Ireland's mighty waves are not tough for everyone

Ireland travel guide

ⓘ Tourism in Ireland

Tourism in the Republic of Ireland is one of the most important sectors of the economy, as the country is visited by more than 6. million tourists annually, which is about 1. times more than Ireland's own population. Ireland's tourism industry employs over 200,000 people and has annual tourism revenue of around € 5 billion DiscoverIreland. om has been named the best travel site in the world. Most of the tourists visiting Ireland come from the UK, USA, Germany and France.

Transport links with Ireland

The main flow of tourists arrives in Ireland by air. Ireland's national carrier is Aer Lingus, which serves destinations in Europe, North America and North Africa, but the vast majority of flights from continental Europe are operated by another Irish airline, the low-cost airline Ryanair. Ireland has three major international airports - Shannon, Dublin Airport and Cork Airport. Dublin Airport is by far the busiest airport, accounting for over 80% of passenger traffic to/from Ireland in 2011. Along with the three largest international airports, there are airports in the cities of Knock and Kerry, which serve flights to Europe.

Tourists from mainland Europe and the UK can also enter Ireland by sea, ferries from Roscoff and Cherbourg in France, Liverpool, Pembroke Dock, Fishgard and Holyhead in the UK and Douglas on the Isle of Man. These routes are operated by Irish Ferries, Stena Line, Celtic Link Ferries and P&O Ferries.

The road network in Ireland is well developed and currently has a length of 1,017 kilometers. Highways connect Dublin with all major cities in the country, and there are plans to expand this highway system. In recent years, the quality of Irish roads has improved significantly thanks to the country's economic growth, as well as funding from the European Union, although outside the main routes, roads can look completely unpredictable in terms of quality and maintenance, especially in rural areas such as County Kerry and Donegal.

The railway network in Ireland was most developed in the 1920s, at which time the length of the Irish railways was 5,600 km 3,400 miles, only about a third of this length has survived to our time. As of early 2014, Ireland has only one light rail system, the Luas in Dublin, which opened in 2004. Luas carried 27 million passengers in 2010, making it the biggest success in Dublin's public transport history, Irish Transport Minister Leo Varadkar said.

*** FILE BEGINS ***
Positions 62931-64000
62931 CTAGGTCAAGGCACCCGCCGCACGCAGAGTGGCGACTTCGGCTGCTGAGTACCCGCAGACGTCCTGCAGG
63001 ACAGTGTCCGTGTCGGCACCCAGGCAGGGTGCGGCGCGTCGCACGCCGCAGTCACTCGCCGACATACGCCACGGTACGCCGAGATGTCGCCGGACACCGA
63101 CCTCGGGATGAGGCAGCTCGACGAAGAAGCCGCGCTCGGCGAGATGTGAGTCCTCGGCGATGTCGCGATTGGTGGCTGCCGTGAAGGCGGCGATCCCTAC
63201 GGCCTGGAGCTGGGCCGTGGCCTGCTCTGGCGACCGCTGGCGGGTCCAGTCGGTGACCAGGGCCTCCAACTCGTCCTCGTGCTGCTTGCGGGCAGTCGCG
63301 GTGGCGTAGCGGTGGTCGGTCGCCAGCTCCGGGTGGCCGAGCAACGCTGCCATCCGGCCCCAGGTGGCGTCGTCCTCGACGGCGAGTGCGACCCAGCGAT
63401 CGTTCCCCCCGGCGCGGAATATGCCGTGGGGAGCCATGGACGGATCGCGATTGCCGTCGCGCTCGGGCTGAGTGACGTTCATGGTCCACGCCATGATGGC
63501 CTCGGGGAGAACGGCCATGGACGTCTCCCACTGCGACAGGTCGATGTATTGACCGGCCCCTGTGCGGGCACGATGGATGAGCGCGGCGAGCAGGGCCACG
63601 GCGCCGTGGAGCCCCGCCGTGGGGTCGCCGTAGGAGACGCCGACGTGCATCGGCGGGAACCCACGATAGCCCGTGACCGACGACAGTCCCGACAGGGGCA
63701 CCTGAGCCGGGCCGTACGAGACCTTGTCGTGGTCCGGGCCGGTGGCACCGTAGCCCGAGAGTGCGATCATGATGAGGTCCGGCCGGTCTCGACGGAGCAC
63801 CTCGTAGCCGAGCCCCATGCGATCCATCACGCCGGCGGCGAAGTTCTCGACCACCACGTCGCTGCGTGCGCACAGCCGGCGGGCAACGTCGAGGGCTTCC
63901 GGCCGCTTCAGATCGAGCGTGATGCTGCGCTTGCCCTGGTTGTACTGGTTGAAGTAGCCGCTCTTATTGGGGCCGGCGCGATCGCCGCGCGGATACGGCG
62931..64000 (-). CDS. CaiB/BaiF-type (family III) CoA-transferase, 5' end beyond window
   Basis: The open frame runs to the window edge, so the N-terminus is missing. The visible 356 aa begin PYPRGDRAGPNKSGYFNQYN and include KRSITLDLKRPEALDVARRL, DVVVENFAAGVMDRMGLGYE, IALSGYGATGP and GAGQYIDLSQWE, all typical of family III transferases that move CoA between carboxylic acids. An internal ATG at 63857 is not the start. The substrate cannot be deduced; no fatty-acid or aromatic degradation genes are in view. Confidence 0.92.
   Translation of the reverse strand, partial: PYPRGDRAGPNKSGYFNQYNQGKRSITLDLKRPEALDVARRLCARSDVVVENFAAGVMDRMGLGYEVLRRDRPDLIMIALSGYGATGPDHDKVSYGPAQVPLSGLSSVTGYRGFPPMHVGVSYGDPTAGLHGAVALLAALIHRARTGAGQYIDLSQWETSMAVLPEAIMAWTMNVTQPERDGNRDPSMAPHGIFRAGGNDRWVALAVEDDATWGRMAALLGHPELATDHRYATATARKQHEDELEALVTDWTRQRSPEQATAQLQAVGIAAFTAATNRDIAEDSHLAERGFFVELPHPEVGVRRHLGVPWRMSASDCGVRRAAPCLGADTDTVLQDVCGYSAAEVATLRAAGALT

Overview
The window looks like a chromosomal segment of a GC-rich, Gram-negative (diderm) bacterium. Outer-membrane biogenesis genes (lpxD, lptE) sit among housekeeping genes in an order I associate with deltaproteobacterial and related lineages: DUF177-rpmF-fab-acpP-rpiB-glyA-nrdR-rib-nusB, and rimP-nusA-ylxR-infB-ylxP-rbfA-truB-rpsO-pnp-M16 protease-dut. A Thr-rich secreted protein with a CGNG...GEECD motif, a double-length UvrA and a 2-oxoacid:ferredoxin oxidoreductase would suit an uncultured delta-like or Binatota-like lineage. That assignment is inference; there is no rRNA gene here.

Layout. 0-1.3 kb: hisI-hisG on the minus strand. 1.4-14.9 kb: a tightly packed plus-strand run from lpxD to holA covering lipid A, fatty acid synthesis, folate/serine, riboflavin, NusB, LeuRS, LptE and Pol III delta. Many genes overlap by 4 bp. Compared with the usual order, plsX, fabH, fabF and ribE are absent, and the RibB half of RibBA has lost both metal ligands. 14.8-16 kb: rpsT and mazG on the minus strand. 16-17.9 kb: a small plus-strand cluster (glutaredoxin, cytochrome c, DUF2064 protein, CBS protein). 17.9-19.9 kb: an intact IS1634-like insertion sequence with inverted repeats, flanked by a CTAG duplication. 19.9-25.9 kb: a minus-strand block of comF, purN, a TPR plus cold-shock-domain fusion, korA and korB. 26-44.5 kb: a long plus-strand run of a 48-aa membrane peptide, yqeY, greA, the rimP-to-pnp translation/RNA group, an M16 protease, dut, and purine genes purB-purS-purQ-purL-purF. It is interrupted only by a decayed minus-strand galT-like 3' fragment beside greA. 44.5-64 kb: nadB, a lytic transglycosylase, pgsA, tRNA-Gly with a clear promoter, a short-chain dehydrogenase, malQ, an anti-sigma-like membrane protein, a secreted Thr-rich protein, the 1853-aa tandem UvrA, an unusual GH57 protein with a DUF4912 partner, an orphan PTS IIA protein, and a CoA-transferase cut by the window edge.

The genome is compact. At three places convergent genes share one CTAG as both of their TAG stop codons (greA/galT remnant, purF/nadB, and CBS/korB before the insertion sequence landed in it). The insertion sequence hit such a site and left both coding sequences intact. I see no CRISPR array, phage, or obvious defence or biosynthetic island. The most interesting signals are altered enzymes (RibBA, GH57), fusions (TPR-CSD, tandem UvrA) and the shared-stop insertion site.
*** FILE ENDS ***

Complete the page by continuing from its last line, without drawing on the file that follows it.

Dublin Attractions

Dublin is the capital and largest city of Ireland. Due to its territorial proximity to Great Britain, Dublin was the most important city in Ireland during the British Raj until 1922, when the Irish Free State was created. Dublin Airport is located in the immediate vicinity of the city, so most foreign tourists start their acquaintance with Ireland from here. Among the main attractions of the city are Dublin Castle, the residence of the British authorities in Ireland until 1922, Phoenix Park - one of the largest city parks in the world, Dublin General Post Office - one of the most famous historical buildings in Ireland in connection with the Easter Rising of 1916, the former Kilmanham prison, converted to the museum, as well as Trinity College, which houses the Book of Kells and the Book of Darrow. In 2010, Dublin was named City of Literature by UNESCO to commemorate the city as the birthplace of many famous writers such as James Joyce and Samuel Beckett.

Other Dublin Attractions:

  • Temple Bar, a square in the southern part of the city, with many narrow medieval streets, famous for its pubs and nightclubs;
  • Bloomsday, a festival in honor of James Joyce, author of Ulysses, set in Dublin. Held annually on June 16 - the day the novel is set;
  • Guinness Brewery, founded in 1759, where the famous Guinness beer is brewed;
  • Halpenny Bridge, bridge over the River Liffey; <
  • St Stephens Green, a public park in the city center.
  • Croke Park, one of the largest stadiums in Europe and the main stadium of the Gaelic Athletic Association;

Encyclopedia | Ireland Tourism - Wiki

ⓘ Tourism in Ireland

Tourism in the Republic of Ireland is one of the most important sectors of the economy, as the country is visited by more than 6. million tourists annually, which is about 1. times more than Ireland's own population. Ireland's tourism industry employs over 200,000 people and has annual tourism revenue of around € 5 billion DiscoverIreland. om has been named the best travel site in the world. Most of the tourists visiting Ireland come from the UK, USA, Germany and France.